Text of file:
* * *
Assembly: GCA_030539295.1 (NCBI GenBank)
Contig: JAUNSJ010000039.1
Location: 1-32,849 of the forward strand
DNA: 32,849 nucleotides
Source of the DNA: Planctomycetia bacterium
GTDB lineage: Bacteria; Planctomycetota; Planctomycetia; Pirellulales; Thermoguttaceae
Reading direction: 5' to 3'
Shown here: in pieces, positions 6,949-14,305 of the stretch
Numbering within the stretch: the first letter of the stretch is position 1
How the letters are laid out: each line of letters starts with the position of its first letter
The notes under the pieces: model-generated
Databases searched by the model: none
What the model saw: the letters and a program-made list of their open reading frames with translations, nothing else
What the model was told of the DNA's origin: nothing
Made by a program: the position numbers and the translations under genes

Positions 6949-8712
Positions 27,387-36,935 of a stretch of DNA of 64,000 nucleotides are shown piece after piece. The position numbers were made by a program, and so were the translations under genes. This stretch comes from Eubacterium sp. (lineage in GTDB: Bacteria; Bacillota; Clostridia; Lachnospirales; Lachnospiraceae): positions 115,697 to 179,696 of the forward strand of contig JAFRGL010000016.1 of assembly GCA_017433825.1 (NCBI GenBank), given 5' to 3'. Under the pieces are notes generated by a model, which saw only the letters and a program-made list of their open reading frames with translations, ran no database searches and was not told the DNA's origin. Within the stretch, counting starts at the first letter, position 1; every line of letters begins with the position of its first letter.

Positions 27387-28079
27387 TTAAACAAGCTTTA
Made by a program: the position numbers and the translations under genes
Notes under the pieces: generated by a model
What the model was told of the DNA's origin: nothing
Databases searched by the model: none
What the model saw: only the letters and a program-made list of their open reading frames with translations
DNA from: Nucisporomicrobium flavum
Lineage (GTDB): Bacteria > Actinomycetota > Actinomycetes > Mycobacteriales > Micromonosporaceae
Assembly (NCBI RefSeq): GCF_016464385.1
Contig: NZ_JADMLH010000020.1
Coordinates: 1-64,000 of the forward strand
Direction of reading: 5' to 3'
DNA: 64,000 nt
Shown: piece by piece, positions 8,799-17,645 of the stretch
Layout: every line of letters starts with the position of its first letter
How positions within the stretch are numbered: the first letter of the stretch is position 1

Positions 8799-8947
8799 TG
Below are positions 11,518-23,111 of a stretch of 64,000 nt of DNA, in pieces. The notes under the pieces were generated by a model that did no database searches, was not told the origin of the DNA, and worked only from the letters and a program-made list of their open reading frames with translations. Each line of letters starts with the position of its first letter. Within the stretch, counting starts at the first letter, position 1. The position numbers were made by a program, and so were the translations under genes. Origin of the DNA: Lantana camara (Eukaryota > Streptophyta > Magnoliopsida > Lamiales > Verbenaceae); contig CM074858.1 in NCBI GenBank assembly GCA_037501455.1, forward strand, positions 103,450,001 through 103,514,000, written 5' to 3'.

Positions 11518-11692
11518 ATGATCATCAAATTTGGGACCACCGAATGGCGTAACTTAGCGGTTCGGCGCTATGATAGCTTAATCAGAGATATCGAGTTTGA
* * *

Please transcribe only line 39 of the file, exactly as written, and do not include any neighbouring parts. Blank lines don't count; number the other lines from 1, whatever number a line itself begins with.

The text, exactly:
11518 ATGATCATCAAATTTGGGACCACCGAATGGCGTAACTTAGCGGTTCGGCGCTATGATAGCTTAATCAGAGATATCGAGTTTGA